Welcome back!  Hopefully you have been making improvements with your SLDL’s, Pull-Ups, Presses, and Overhead Carries.  Now it’s time to look into some ballistics.

(If you missed Part 1 Click here, If you missed Part 2 Click Here)

The Snatches, KB Complexes (and Cleans too) can be improved with two different drills.  Variations of heavy swings and the Snatch :15/:15 VO2 Max pattern.  They are ridiculously simple in their designs, the only hard part is following the programs all the way to completion.

When training KB ballistic movements, there are three variables:  Weight, rep density, and time density.  Rep density has two variables of its own, as you can either increase the reps per set or you can increase the total number of sets.  Time also has its own variables, as you can increase total workout time, or reduce rest intervals between work sets.  So, technically there are 5 variables to KB ballistics, within 3 categories.

There are also three main challenges to training KB ballistics: Grip, Power, and Oxygen.  Maintaining a strong grip throughout a set can make or break a workout, because a breakdown in grip causes a breakdown in form as the body starts to compensate.  A struggling grip also results in blisters and tears of the skin as the KB handle now starts to pull on the hands differently than normal.  Similar to grip is power.  Sustaining a powerful hip snap throughout the entire work set is key to prevent compensatory muscles from becoming primary movers when the primary movers become fatigued.  Lastly but most importantly is oxygen.  Air is the fuel which allows us to stay fresh and keep our heart rate under control.

Heavy swings will improve your grip and power, and are best manipulated via weight and rep density.  Two hand swings keep the hips and legs working together, simultaneously and equally firing.  The focus can be on exploding the power through the hips, without worrying too much about trunk rotation or grip.  Single arm swings challenge the grip and trunk rotation, but you need to be able to trust that your primary extensors are doing their job correctly.

When training heavy swings, the rest to work ratio should be equal to or greater than the time spent performing the movement.  Meaning, you should rest longer than it takes to perform the reps.  The focus here is on strength, not conditioning.  Sets and reps should be planned as they would be during a traditional weightlifting session, i.e. on the lower end of the spectrum for kettlebell work.

Here is one of my favorites, each set performed every :30:

  •             Heavy Swing x 5 reps
  •             Heavy Single Arm Swing Right x 5 reps
  •             Heavy Single Arm Swing Left x 5 reps
  •             Repeat x 5 rounds (7:30 total time)

Use two different size KB’s.  The two hand Swing KB should be approximately 30% larger than the single arm KB.  Each week, increase the rep count by 1, until 10 reps are being completed every set.  At this point, increase the weight of each KB, and start the reps over again at 5.

The Snatch :15/:15 VO2 Max protocol, originally designed by Kenneth Jay in his book “Viking Warrior Conditioning,” is an extremely simple yet brutal workout.  But once mastered, it leaves the user in superb physical conditioning.  It focuses on rep density and time density, improving the speed of your power and the efficiency of your use of Oxygen.  (hence the VO2 Max in the title)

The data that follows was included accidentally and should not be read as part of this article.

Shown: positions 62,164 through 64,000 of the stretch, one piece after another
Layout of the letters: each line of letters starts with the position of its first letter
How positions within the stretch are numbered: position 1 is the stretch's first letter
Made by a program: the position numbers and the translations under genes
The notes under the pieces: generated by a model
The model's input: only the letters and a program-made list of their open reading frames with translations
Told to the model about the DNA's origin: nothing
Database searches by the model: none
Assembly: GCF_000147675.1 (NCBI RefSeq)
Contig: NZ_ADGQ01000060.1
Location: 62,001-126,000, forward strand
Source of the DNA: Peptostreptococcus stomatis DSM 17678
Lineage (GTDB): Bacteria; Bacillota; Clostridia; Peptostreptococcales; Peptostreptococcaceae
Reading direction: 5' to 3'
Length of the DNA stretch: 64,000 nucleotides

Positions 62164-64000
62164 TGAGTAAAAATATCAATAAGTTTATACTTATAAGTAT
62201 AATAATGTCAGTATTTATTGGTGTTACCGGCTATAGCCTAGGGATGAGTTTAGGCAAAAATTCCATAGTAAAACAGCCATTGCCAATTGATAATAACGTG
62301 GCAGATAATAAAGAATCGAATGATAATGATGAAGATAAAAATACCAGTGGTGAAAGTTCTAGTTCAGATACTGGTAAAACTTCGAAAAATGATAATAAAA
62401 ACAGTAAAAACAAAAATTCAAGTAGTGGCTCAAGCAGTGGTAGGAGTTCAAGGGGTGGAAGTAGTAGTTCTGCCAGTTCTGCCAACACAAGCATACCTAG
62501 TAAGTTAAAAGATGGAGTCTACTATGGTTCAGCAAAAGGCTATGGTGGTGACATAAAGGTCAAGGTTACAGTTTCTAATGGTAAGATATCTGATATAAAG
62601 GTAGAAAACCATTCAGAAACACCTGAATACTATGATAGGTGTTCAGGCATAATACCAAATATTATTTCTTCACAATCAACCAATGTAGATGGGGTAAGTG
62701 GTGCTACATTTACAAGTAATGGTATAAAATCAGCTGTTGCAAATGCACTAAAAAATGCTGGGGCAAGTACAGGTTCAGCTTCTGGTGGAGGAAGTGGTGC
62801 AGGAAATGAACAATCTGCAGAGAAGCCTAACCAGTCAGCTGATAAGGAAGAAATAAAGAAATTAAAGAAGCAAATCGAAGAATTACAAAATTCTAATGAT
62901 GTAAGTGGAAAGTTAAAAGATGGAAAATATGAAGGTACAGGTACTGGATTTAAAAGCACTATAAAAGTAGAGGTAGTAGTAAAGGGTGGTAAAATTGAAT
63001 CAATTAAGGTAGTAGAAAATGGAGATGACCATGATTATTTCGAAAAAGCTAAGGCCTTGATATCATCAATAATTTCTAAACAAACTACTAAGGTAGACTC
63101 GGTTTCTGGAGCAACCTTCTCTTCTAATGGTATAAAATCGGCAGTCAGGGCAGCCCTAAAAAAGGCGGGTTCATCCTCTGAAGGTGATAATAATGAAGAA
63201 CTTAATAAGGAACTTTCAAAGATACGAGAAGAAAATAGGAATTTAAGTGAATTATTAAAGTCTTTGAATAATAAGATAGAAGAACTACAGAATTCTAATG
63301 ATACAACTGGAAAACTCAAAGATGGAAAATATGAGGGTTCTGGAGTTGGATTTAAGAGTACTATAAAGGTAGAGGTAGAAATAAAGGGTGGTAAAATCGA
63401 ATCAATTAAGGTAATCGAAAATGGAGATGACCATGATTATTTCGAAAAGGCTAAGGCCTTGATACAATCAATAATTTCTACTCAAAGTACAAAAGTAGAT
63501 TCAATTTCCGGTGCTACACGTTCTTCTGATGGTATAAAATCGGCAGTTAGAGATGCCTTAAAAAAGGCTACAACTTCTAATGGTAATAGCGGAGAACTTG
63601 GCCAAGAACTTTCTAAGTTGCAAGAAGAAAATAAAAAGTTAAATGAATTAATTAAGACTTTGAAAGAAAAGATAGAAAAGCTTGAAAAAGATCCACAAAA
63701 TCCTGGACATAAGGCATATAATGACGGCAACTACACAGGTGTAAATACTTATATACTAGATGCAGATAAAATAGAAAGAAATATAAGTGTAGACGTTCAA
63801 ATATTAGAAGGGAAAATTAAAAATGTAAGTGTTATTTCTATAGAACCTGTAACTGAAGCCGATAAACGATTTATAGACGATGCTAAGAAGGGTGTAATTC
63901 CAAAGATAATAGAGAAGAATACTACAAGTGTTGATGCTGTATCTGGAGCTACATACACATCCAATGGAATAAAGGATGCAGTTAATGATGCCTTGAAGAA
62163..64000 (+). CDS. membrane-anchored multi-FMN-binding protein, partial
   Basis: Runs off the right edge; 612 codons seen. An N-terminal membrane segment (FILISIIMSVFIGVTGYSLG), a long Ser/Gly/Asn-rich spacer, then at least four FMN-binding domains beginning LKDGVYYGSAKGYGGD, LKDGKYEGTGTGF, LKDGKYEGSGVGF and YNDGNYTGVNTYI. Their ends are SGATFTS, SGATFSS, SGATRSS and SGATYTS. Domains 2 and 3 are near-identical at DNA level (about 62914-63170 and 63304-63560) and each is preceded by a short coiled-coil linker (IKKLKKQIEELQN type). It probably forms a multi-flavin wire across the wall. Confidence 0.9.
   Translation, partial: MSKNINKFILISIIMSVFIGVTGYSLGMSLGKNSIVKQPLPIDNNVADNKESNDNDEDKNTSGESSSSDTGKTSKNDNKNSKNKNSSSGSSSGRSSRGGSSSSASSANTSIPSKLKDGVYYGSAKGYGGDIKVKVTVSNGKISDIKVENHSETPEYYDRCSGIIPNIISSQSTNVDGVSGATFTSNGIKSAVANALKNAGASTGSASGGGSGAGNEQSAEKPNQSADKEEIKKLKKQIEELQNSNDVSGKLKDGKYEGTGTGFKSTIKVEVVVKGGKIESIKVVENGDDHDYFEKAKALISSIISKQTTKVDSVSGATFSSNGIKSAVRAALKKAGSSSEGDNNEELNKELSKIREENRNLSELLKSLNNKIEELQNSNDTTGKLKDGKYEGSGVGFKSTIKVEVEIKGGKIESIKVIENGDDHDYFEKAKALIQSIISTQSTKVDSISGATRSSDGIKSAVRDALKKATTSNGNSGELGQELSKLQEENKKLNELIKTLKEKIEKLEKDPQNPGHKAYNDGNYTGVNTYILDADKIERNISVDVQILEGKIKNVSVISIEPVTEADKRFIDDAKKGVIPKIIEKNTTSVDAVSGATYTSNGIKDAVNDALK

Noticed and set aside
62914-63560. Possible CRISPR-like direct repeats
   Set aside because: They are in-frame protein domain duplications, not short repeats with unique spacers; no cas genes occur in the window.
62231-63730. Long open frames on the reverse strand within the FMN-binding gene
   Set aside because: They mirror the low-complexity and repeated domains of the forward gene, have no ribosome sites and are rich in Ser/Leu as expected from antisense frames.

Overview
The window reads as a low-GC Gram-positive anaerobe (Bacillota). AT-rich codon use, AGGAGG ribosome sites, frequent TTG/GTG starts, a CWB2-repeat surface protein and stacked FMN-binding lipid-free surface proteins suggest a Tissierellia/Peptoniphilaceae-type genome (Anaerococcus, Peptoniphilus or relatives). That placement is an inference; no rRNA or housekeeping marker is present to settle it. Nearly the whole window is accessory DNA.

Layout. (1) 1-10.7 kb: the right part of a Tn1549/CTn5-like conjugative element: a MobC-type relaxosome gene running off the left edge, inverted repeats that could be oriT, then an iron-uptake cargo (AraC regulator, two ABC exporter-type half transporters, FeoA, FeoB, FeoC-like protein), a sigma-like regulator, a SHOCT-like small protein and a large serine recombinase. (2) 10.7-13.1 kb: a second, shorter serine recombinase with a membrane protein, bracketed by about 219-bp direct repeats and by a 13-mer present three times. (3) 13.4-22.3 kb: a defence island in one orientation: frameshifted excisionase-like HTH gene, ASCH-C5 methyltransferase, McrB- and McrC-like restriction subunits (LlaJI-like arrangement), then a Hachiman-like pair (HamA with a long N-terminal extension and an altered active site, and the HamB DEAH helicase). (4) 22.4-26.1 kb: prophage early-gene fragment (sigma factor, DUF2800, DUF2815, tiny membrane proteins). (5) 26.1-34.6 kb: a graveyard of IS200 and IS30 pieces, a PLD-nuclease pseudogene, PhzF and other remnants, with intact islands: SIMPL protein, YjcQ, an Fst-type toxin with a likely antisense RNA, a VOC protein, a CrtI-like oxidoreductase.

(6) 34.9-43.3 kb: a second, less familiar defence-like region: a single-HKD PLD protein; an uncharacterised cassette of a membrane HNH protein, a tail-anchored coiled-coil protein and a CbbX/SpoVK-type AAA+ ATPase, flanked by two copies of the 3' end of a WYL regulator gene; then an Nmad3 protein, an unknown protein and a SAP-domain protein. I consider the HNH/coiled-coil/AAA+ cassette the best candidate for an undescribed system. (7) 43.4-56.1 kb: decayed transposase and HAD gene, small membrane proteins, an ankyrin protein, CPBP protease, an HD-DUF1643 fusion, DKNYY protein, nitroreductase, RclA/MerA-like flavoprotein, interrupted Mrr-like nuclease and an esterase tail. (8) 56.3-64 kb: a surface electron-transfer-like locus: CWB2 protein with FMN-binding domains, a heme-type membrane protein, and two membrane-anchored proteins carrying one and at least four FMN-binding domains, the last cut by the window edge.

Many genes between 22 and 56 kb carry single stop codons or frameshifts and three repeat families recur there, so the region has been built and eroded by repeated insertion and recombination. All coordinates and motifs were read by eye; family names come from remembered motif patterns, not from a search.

It’s design is simple:  every :15 seconds a set of snatches is completed, followed by :15 rest.  Alternate hands each set, so that each hand works once each minute.  Reps are performed for the full :15, and 7-8 reps are the goal.  If more reps can be completed then the weight is too light, if fewer are completed then the weight is too heavy.

The very first time someone attempts this workout, only 5:00, or ten total sets, is needed.  Each week, or every other week, add a minute or two (two to four sets), until eventually 20:00 (40 sets) are completed.  Throughout this entire process, the same size KB is used.  Once 20:00 is achieved, two choices are possible: first, one can continue adding time until 40:00 (80 sets) is achieved.  Second, one can increase the weight of the KB, and start over at 10:00 (or less time if needed).  Here is a suggestion for choosing which direction to go – if you have “in-betweener” KB sizes, meaning increments of 2kg, then increasing weight after 20:00 is completed should be doable.  If the KB increments are 4kg or larger, then more time should be spent with the given size before increasing the weight and starting the protocol over.

The emphasis during the :15/:15 is speed and conditioning.  The reps should be fast and easy, and the heart rate should stay controlled during both the work and the rest.  With the sheer number of accumulated reps, the grip will be worked as well, but from an endurance and toughening aspect.

Each one of these drills can be performed once a week.  If you are able to recover and sustain progress, more frequently programming is possible.  The main goal here is to make the KB “float” in your fingertips, and never feel as though you are out of breath.  You will begin to notice that your other conditioning challenges will come to feel much easier, the more you keep these drills up.

There is nothing fancy or special about any of these drills designed to help improve your Pull-Ups, Carries, SLDLs, Presses, or KB work.  The common element is consistency and hard work.  It takes a long time to get to Level 7, quite a bit longer than it took you to get to Levels 1, 2, and 3 combined.

Put in the work, and you will be rewarded.

Tim Peterson, Chief FitRanX® Instructor